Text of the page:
Dirt Cheap Eats 2008: Lebanese Butcher & Restaurant

Butcher Kheder Rababeh’s hand-boned cuts of lamb, found in raw form at the halal market, are showcased on the menu of the adjacent cafe. Grab one of the 34 seats to try shavings of leg rolled into a shawarma sandwich ($5.75) loaded with tahini, fuchsia-pickled turnips, lettuce, and tiny cornichons, or a heaping platter of feteh—braised lamb mixed with labne yogurt over crispy pita triangles ($10.75). We like to start with the soujouk ($6.45), butterflied sausages with a smoky, spicy rub, best eaten with slices of tomato. Vegetarians could make a meal of appetizers: Bowls of paprika-dusted hummus ($4.45) and baba ghanoush ($5.45) have wells of earthy olive oil. Tightly rolled grape leaves ($4.95) and lemony foul moudamas ($5.45)—a mix of fava beans, chickpeas, and garlic—make nice nibbles, too. Open daily for lunch and dinner.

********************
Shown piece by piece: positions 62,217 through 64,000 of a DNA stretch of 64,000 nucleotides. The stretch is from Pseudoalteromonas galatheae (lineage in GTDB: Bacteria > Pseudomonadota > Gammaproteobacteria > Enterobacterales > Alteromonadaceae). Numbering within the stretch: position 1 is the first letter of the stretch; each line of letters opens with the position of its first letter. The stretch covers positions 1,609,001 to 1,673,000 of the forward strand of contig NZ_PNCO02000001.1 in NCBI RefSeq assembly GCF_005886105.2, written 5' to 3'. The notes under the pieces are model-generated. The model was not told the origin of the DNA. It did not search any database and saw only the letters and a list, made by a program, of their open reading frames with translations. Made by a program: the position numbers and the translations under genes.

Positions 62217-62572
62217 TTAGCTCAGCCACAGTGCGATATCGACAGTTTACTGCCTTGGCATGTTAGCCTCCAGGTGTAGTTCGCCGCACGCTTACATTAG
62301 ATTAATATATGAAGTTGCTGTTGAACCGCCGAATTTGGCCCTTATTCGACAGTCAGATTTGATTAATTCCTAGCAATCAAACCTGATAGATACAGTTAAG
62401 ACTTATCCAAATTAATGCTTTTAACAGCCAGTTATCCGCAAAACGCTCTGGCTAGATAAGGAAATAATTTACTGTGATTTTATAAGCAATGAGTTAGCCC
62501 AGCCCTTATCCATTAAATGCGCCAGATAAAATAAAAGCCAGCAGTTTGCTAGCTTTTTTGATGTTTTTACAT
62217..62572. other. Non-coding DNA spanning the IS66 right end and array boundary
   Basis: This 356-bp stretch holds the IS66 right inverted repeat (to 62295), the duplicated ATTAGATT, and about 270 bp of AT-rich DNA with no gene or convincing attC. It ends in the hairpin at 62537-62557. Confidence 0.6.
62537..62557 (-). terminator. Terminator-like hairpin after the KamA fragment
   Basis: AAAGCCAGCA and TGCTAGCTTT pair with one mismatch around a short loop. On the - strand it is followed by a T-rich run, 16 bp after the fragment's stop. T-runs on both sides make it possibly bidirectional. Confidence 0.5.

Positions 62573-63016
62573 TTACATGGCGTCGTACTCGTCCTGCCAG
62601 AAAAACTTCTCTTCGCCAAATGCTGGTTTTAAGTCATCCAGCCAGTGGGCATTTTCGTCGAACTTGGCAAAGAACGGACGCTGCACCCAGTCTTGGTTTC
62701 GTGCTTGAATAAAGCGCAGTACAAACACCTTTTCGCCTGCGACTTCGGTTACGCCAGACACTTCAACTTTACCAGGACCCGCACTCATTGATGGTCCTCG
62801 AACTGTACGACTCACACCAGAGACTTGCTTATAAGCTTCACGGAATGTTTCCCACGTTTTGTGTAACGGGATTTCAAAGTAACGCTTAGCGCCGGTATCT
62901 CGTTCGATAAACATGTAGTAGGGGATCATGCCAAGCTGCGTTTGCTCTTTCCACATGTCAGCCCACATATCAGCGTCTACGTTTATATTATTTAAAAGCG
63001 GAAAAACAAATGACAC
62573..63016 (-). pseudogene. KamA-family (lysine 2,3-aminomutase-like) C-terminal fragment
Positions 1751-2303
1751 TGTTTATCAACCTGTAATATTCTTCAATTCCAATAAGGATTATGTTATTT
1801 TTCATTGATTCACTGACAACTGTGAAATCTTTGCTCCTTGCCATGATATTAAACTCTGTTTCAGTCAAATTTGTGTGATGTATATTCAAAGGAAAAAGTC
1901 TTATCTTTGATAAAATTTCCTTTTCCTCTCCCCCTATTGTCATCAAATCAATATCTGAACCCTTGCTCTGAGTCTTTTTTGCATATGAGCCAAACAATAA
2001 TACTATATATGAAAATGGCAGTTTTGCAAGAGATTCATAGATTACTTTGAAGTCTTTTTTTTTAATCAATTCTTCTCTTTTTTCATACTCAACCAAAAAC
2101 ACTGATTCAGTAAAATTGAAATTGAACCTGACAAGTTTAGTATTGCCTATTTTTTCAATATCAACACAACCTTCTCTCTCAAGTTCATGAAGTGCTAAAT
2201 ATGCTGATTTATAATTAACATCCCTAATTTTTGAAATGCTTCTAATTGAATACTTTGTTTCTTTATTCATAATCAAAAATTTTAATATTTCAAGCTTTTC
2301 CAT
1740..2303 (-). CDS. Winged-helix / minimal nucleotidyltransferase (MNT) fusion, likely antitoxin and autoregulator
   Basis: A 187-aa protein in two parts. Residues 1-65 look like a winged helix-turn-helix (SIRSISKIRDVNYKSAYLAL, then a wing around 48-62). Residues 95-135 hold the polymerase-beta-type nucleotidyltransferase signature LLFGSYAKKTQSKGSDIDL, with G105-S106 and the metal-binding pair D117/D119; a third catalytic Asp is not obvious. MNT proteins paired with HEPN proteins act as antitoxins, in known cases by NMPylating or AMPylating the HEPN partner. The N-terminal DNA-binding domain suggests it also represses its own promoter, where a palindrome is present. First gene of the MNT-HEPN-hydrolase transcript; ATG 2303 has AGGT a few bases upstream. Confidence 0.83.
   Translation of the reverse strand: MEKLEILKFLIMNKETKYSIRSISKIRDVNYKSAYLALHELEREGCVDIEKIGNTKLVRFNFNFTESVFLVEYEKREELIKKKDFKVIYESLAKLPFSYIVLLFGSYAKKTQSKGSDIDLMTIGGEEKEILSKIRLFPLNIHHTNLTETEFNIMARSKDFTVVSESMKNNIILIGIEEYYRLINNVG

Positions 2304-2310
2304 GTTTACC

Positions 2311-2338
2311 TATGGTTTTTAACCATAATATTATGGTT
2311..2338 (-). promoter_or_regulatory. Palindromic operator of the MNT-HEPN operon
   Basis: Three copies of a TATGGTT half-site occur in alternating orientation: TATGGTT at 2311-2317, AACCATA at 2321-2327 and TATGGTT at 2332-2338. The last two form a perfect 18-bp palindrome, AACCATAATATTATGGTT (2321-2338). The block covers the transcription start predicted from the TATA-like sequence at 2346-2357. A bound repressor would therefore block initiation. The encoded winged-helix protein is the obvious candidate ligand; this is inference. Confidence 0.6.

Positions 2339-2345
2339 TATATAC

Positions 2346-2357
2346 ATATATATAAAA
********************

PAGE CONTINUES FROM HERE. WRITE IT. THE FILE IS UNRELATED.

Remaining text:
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Ann Limpert
Executive Food Editor/Critic

Ann Limpert joined Washingtonian in late 2003. She was previously an editorial assistant at Entertainment Weekly and a cook in New York restaurant kitchens, and she is a graduate of the Institute of Culinary Education. She lives in Logan Circle.